HOUSTON—Infrastructure constraints in the Marcellus and Utica shale plays are not just keeping the natural gas in, they are keeping capital out, Kevin Little, senior vice president for natural gas at Macquarie Energy, said at Hart Energy’s recent America’s Natural Gas conference.

“The regulatory burdens are creating a dislocation in the markets,” Little said. “Whereas, the Marcellus and Utica led in the terms of growth through 2019, now, we’re expecting this to shift down to Texas-Louisiana—specifically, in the immediate term, Haynesville.

“You’re just seeing a shift in capital away from Marcellus and Utica down to the Gulf Coast.”

Good for the Gulf Coast in terms of its gas industry expansion, but not so good for Appalachia or, really, for anybody. U.S. LNG export capacity is primed to ramp up and the largest, most economic natural gas basin is left out of the action, unable to increase production to meet the higher demand. The result will be higher prices both domestically and internationally, adding to the pressure on struggling European economies.

Agreements to supply LNG, already on the rise, accelerated following Russia’s invasion of Ukraine in February. But the growth in U.S. export capacity really starts when the Golden Pass terminal comes online in 2024, Little said, and peaks in 2026.

Base case LNG exports by terminal (Bcf/d). (Source: FERC, Maquarie Energy Fundamentals)

The U.S. exports about 11 Bcf/d of gas at the moment, he said, a figure that will jump to 13 Bcf/d when Freeport LNG is able to fully return to service. Maquarie forecasts an expansion to 25 Bcf/d by the end of 2027. U.S. gas production, now around 100 Bcf/d, will creep up to 103 Bcf/d by the end of the year and rise to 110 Bcf/d by the end of 2023, Little said.

Everywhere but east

The problem, he said, is the shift in production growth. The Haynesville is showing strong production growth, as is the Permian Basin from associated gas, an uptick in gas drilling in the Eagle Ford and even a small resurgence in the Barnett. There are expectations of growth in the Midcontinent, too. Just not in the Marcellus and Utica.

Hart-Energy-October-2022_Kevin-Little-Macquarie-Energy_America-Natural-Gas-Conference“If you have to get an act of Congress to get your permits to build a pipeline... this is not a great environment to build midstream infrastructure.”—Kevin Little, Macquarie Energy

The culprit is the old pipeline constraints bugaboo. More production can’t come online until more takeaway comes online and more takeaway won’t come online because states in the Northeast simply won’t allow it. It wasn’t always this way.

“It really wasn’t that long ago—2018-2019—we built a significant amount of new pipeline capacity coming out of the Northeast,” Little said. “In just three years, we built 12 Bcf/d of new pipeline capacity and several of them were major projects, including the Rover pipeline, Nexus, Atlantic Sunrise and then the Leach Xpress and Gulf XPress.”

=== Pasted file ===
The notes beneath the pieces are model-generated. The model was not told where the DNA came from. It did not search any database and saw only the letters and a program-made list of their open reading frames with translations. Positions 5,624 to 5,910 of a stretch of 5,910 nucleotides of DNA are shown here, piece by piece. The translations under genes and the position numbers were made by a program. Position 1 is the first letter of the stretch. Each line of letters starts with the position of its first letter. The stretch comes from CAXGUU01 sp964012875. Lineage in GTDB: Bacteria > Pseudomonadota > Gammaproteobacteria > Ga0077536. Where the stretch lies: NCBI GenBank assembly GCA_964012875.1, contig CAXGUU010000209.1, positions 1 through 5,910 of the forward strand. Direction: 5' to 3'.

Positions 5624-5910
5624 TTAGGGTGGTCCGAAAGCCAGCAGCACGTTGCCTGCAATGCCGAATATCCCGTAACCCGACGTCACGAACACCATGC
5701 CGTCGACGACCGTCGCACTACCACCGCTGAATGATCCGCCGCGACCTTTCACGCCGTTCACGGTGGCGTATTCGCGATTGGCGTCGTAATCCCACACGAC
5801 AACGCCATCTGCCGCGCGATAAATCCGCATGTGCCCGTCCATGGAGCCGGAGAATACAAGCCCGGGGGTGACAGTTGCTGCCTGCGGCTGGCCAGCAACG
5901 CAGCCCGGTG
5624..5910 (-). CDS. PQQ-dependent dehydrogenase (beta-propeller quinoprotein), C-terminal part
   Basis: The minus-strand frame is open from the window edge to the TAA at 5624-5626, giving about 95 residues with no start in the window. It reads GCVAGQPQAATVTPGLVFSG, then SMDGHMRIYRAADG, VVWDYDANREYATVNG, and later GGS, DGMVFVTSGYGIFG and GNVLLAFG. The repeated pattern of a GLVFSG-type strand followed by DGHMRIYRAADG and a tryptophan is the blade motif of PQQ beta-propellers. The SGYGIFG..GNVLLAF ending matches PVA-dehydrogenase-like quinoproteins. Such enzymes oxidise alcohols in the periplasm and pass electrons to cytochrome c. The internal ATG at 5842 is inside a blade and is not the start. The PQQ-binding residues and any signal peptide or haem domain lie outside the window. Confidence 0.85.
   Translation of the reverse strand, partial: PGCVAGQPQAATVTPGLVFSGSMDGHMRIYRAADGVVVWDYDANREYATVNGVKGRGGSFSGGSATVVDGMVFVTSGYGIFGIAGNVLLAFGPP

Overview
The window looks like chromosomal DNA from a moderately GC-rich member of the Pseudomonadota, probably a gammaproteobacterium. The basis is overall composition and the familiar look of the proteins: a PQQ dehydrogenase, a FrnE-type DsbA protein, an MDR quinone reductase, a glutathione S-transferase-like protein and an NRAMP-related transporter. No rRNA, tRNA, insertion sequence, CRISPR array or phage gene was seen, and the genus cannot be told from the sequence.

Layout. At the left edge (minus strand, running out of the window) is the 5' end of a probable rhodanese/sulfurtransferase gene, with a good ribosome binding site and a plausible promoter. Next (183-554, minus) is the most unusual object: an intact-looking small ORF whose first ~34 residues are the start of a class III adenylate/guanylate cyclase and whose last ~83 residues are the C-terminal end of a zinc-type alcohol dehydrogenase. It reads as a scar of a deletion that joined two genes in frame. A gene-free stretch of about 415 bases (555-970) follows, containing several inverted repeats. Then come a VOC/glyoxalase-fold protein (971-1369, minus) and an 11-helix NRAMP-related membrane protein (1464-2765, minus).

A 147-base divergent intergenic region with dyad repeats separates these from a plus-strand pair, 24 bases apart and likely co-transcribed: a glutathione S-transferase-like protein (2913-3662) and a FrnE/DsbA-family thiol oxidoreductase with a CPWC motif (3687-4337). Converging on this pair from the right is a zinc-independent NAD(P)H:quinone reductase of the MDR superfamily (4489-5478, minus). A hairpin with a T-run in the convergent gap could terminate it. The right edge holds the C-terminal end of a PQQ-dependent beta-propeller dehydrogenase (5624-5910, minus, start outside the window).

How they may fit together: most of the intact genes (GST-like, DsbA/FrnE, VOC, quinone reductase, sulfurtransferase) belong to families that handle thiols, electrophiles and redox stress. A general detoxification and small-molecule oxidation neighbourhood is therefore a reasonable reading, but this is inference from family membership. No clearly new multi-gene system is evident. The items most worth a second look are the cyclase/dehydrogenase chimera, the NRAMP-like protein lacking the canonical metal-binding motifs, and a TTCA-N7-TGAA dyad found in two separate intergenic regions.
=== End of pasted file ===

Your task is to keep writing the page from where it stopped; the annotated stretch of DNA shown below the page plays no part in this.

At the time, there were fears of an overbuild in the Marcellus and Utica, but the plays proved the markets wrong very quickly. Production grew by more than 9 Bcf/d in 2018-2019, easily backfilling all of the new capacity. And from the gas production boom in the Northeast sprung the first wave of Gulf Coast LNG expansion (debut of Cheniere’s Sabine Pass LNG, construction of Cameron LNG and Freeport LNG facilities).

Then, up north, things went south. Pushback against midstream infrastructure took the form of states like New York and New Jersey used Section 401 of the Clean Water Act to delay or deny certification of projects like the Constitution pipeline and Northeast Supply Enhancement project. CPV Valley Energy’s ultimately successful effort to build an eight-mile lateral pipe took years in court and massive cost overruns.

Even wins at the Supreme Court became Pyrrhic victories when the Atlantic Coast and Penn East pipelines were canceled.

“If you have to get an act of Congress to get your permits to build a pipeline, if you’ve got to go to the Supreme Court and you still can’t build a pipeline, this is not a great environment to build midstream infrastructure,” Little said. “And so, you’ve not seeing a whole lot of new pipelines proposed.”

Even if the 2 Bcf/d Mountain Valley Pipeline manages to find its way through the permitting maze, it won’t be able to change the equation much. The process to gain approval from the Federal Energy Regulatory Commission (FERC) takes four to six years, so major pipeline construction that would result in sustained growth in the Marcellus and Utica won’t happen anytime soon.

Resistance to pipeline construction has made Northeastern states reliant on LNG imports to balance their markets in winter. With global demand rising, the price of those imports could soar as high as $100/MMBtu.

“It’s a very significant impact that will result in significantly higher prices for consumers in New England,” Little said. “In spite of being, geographically, very, very closely located to one of the cheapest gas basins in the world.”